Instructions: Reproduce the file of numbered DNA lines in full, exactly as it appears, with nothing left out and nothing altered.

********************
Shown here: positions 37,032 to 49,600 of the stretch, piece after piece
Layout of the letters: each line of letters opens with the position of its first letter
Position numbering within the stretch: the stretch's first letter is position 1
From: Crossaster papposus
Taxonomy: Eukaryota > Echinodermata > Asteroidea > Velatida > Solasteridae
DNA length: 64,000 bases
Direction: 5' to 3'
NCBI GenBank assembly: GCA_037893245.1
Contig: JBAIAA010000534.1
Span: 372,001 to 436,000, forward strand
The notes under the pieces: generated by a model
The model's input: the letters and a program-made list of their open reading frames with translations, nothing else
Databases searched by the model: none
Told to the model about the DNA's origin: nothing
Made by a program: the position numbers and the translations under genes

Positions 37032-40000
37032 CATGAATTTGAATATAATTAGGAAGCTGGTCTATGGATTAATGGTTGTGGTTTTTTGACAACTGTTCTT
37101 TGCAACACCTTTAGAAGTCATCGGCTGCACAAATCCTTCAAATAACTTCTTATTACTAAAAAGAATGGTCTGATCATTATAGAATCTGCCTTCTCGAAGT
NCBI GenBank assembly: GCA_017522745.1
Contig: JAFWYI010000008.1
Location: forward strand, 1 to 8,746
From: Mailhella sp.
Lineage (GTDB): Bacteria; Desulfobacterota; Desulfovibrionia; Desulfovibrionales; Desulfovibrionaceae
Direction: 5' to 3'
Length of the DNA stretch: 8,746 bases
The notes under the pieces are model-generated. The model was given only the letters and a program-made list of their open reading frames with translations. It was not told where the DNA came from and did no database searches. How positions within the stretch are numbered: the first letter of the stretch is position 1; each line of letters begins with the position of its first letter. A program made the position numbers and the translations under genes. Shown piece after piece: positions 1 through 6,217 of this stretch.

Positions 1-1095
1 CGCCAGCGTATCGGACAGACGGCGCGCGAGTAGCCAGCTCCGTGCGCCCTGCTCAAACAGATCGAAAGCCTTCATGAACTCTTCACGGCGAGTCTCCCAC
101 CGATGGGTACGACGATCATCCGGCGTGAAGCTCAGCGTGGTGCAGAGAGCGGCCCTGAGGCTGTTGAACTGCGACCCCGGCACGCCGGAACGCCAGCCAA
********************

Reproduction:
Shown here: positions 37,032 to 49,600 of the stretch, piece after piece
Layout of the letters: each line of letters opens with the position of its first letter
Position numbering within the stretch: the stretch's first letter is position 1
From: Crossaster papposus
Taxonomy: Eukaryota > Echinodermata > Asteroidea > Velatida > Solasteridae
DNA length: 64,000 bases
Direction: 5' to 3'
NCBI GenBank assembly: GCA_037893245.1
Contig: JBAIAA010000534.1
Span: 372,001 to 436,000, forward strand
The notes under the pieces: generated by a model
The model's input: the letters and a program-made list of their open reading frames with translations, nothing else
Databases searched by the model: none
Told to the model about the DNA's origin: nothing
Made by a program: the position numbers and the translations under genes

Positions 37032-40000
37032 CATGAATTTGAATATAATTAGGAAGCTGGTCTATGGATTAATGGTTGTGGTTTTTTGACAACTGTTCTT
37101 TGCAACACCTTTAGAAGTCATCGGCTGCACAAATCCTTCAAATAACTTCTTATTACTAAAAAGAATGGTCTGATCATTATAGAATCTGCCTTCTCGAAGT
NCBI GenBank assembly: GCA_017522745.1
Contig: JAFWYI010000008.1
Location: forward strand, 1 to 8,746
From: Mailhella sp.
Lineage (GTDB): Bacteria; Desulfobacterota; Desulfovibrionia; Desulfovibrionales; Desulfovibrionaceae
Direction: 5' to 3'
Length of the DNA stretch: 8,746 bases
The notes under the pieces are model-generated. The model was given only the letters and a program-made list of their open reading frames with translations. It was not told where the DNA came from and did no database searches. How positions within the stretch are numbered: the first letter of the stretch is position 1; each line of letters begins with the position of its first letter. A program made the position numbers and the translations under genes. Shown piece after piece: positions 1 through 6,217 of this stretch.

Positions 1-1095
1 CGCCAGCGTATCGGACAGACGGCGCGCGAGTAGCCAGCTCCGTGCGCCCTGCTCAAACAGATCGAAAGCCTTCATGAACTCTTCACGGCGAGTCTCCCAC
101 CGATGGGTACGACGATCATCCGGCGTGAAGCTCAGCGTGGTGCAGAGAGCGGCCCTGAGGCTGTTGAACTGCGACCCCGGCACGCCGGAACGCCAGCCAA